A French labour court has ruled against BNP Paribas in the case of Jean-Christophe Wantz, who argued that if the bank didn’t give him anything beyond a warning when a female colleague made a complaint about him in 2012, it wasn’t really on to then fire him in 2017 when a press article came out about the same episode. The bank is appealing the decision and Wantz continues to dispute the original allegations. (Bloomberg)
One of the biggest law firms on Wall Street don’t seem to believe that the deal drought is here to stay, or that post-Brexit Britain isn’t worth bothering with. Cravath Swaine and Moore is the latest to launch an English-law offering, having poached a team from Shearman & Sterling. (Financial News)
The pandemic seems to have significantly affected the psychology of traders. They are now much less “agreeable” (in the sense of being trusting and not finding fault) and have less of a “locus of control” (believing in their own ability to direct their life). Basically, they have lost their mojo, and the Fed researchers who found these results think it will affect the structure of markets until a younger and less scarred generation is able to take over. (Bloomberg)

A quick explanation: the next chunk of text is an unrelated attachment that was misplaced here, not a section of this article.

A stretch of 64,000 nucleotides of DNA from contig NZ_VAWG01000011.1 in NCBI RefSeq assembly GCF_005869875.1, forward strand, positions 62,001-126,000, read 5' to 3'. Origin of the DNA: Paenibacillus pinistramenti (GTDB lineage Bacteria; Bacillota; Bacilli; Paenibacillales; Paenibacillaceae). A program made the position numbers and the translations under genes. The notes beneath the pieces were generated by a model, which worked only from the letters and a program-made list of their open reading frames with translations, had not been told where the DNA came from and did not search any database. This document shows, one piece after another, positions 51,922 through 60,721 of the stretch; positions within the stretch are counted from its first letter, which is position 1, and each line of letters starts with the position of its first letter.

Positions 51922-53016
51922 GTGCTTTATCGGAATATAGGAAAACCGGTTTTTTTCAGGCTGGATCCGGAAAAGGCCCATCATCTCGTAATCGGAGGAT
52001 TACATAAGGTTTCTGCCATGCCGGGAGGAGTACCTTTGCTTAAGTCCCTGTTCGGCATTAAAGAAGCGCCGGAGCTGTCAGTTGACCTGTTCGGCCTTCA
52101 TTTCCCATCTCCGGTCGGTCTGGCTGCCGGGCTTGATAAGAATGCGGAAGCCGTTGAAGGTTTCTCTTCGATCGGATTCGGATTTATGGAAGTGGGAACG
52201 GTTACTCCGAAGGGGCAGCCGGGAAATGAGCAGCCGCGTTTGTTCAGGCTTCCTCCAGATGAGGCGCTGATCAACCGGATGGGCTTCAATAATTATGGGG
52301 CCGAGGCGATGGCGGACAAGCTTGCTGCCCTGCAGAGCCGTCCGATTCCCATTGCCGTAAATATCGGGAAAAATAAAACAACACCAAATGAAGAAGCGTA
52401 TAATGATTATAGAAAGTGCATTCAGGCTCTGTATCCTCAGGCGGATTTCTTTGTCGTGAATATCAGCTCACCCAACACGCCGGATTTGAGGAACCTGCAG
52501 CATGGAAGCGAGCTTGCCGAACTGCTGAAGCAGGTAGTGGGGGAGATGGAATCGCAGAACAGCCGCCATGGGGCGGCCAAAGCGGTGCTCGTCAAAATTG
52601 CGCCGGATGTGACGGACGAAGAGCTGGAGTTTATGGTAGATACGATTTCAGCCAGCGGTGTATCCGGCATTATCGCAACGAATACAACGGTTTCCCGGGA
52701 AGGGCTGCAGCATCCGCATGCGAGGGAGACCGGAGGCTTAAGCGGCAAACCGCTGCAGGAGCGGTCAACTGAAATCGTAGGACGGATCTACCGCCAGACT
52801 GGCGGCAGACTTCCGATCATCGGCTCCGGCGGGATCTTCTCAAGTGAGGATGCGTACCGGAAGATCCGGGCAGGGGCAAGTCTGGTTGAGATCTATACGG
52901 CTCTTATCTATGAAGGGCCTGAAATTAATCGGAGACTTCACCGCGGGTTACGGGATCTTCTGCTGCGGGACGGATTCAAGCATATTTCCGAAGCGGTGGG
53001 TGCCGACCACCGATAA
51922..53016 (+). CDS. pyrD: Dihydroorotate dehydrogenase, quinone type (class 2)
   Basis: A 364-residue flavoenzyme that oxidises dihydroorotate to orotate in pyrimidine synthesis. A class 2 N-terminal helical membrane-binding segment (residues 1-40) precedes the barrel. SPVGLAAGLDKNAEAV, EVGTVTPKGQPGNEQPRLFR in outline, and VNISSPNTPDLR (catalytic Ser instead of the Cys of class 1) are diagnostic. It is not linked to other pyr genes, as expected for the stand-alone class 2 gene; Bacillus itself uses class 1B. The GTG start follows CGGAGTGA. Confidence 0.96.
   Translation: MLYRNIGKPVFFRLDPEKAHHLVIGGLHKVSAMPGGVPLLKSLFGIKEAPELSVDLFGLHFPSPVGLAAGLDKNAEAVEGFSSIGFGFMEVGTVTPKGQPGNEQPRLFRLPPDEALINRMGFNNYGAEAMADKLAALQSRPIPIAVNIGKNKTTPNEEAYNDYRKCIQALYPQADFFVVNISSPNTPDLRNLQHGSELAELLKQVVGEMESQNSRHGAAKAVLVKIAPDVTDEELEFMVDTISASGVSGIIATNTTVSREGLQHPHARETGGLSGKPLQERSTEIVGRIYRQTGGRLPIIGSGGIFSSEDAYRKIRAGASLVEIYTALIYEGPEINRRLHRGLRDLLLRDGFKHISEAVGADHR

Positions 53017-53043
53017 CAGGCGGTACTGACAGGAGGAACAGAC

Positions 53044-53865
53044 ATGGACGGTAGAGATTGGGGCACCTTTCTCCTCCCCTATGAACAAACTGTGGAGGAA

Mary Erdoes is going to be deposed in the US Virgin Islands litigation over Jeffery Epstein, but JPMorgan continues to argue that the decision to keep Epstein as a client had nothing to do with Jamie Dimon. (FT)
Bankers need to give up on hedonistic lifestyles, and stop pretending to be among the elite, according to the latest memo from the Central Commission for Discipline Inspection in China. (Bloomberg)
What happens if you try to use a quant algorithm to optimise every decision in your daily life? (You end up with a hangover) (WIRED)